Does your dog go round in circles before deciding to do their business?
My female Alaskan Klee Kai will spend what feels like five or ten minutes spinning around before she finally settles on her preferred spot.
While this scooting around in circles is something of a breed trait, it’s quite a common behavior across all dog breeds and mixes.
In a bid to understand the reasons behind this peculiar behavior, we spoke to five experts to learn more.
We’ll hear from veterinarians, dog behaviorists, doggy daycare managers and licensed vet techs in our quest to get an answer for why dogs circle around before peeing or pooping.
Tied To Magnetic Strength
Amber LaRock, Licensed Vet Tech And Veterinary Consultant at
There are a few possible reasons why our canine friends will spin in circles before doing their business. We can’t know for sure what is on a dog’s mind, but many canine behaviorists have come up with a few theories.
First, come experts believe that dogs may spin in circles in effort to trample the grass around them. This may make it easier for the dog to go potty on a flatter surface, without the chance of getting any waste on them.
The next possibility is that dogs are scanning the area for any potential threats. Things like snakes and other small animals can wait in the grass, sneaking up on a dog when they least expect it.
The last possibility, and possibly the most interesting, is the potential for dogs to enjoy facing certain directions when they go potty.
Recent studies have shown that a dog is more likely to face either North or South when doing their business. Some believe this is tied to the magnetic strength in certain areas, but research is still ongoing.
Stamping Down Grass
Sherry Morgan, Founder Of Petsolino
When we take our dogs out for a walk and suddenly stop to “go number 1 or number 2”, you might notice they always do something weird; Spin around in a circle before they pee or poop. I often find this strangely funny, but our dogs have some good reasons for this quirky behavior.
They could be stamping down the grass around them. Our dog isn’t just going number 1 or 2 to relieve themselves, they are also marking their territory. And if they’re going in the grass, their smell might not carry as far because the grass could be blocking the wind that carries their scent.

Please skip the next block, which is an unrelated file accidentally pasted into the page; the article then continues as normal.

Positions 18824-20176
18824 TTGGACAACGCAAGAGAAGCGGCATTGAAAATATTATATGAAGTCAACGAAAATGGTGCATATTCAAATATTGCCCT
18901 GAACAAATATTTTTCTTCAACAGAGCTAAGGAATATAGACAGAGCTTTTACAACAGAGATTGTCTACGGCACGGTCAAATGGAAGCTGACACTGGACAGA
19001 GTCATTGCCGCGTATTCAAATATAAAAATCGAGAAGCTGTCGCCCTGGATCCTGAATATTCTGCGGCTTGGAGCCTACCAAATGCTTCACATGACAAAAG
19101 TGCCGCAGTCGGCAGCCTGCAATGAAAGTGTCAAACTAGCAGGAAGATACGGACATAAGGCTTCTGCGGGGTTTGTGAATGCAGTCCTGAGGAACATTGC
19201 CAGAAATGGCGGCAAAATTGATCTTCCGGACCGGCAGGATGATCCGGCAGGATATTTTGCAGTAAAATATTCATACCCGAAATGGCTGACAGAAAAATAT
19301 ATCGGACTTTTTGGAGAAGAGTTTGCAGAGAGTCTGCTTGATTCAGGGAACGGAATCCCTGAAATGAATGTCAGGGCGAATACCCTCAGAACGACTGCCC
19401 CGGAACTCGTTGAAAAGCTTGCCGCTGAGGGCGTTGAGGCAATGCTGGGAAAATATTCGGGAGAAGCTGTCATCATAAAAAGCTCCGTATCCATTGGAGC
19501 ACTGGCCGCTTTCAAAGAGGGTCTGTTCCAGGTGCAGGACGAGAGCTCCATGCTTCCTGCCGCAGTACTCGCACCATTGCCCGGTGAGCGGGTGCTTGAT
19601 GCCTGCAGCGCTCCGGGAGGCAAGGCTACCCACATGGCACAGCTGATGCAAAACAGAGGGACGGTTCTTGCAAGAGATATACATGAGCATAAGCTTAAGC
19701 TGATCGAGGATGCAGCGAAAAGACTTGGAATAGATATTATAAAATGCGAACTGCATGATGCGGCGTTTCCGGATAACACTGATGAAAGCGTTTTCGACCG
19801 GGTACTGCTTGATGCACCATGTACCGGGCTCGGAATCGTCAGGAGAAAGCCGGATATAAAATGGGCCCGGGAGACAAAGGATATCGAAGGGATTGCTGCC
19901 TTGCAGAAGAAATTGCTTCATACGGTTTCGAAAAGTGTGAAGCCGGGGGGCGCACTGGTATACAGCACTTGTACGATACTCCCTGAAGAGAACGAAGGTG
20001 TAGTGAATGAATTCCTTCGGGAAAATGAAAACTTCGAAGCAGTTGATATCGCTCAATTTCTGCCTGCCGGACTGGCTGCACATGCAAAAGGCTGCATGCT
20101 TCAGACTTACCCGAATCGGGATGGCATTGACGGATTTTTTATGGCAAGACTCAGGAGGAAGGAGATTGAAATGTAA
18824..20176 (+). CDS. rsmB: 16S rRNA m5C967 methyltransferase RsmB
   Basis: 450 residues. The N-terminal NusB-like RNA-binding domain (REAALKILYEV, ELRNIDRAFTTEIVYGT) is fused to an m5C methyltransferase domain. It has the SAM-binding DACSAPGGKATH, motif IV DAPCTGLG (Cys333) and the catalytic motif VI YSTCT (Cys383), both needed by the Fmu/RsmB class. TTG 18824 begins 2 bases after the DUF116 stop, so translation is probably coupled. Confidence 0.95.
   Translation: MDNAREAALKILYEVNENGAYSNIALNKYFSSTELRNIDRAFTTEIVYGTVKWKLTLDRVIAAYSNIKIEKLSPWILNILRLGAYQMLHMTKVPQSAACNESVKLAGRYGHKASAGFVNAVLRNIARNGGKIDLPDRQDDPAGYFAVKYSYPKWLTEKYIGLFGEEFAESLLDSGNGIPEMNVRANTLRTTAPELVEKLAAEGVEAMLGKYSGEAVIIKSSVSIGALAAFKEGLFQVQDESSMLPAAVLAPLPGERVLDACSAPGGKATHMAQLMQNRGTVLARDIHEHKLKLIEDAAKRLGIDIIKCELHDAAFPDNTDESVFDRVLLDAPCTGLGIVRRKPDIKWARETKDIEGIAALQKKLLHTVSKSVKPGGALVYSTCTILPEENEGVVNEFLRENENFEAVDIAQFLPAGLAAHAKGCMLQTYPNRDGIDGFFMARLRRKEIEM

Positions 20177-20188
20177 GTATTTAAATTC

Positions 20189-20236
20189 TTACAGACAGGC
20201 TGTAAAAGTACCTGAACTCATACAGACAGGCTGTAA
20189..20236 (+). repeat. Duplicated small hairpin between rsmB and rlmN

So what they do is to take a few extra steps around their chosen spot to push down the grass. That way their scent will be carried as far as possible so other dogs will know they were there. Plus, it is a little cleaner and comfortable for them that way. Pretty cool, right?
But that’s not the only thing that’s going through our dog’s mind when they’re doing their business, they also spin around a few times to check for predators or threats since they will be in a vulnerable state for a few seconds. So they might do a few quick circling just to make sure there’s nothing around them that could possibly harm them. That way, they can do their business in peace and know they will be safe for those moments.
Now, this last reason why our dog’s spin in circles might be a little surprising. They are aligning their internal compass to face a certain direction. Yep, believe it or not our dogs prefer a certain direction when they go and have the ability to sense whether they’re aligned north to south or east to west. During a webinar for shelter volunteers a few years back, a group of researchers studied the bathroom habits of about 70 dogs for two entire years and what they discovered was that dogs typically prefer a north to south alignment when they go number 2. Moreover, facing the same direction when they go might help them find other places they’ve marked in the past.
Now, no matter which of these three things your dog is thinking about when they go to the bathroom, there’s one thing you can take away from all of this. Be patient with your dog’s when they’re doing their business. It’s a process for them and they have reasons for doing what they do so let them follow their natural instincts.
Helps Movement Of Materials Through Bowels
Jen Clifford, BA In Animal Behavior, Former Doggy Daycare Manager, Certified Veterinary Technician, Writer At Five Barks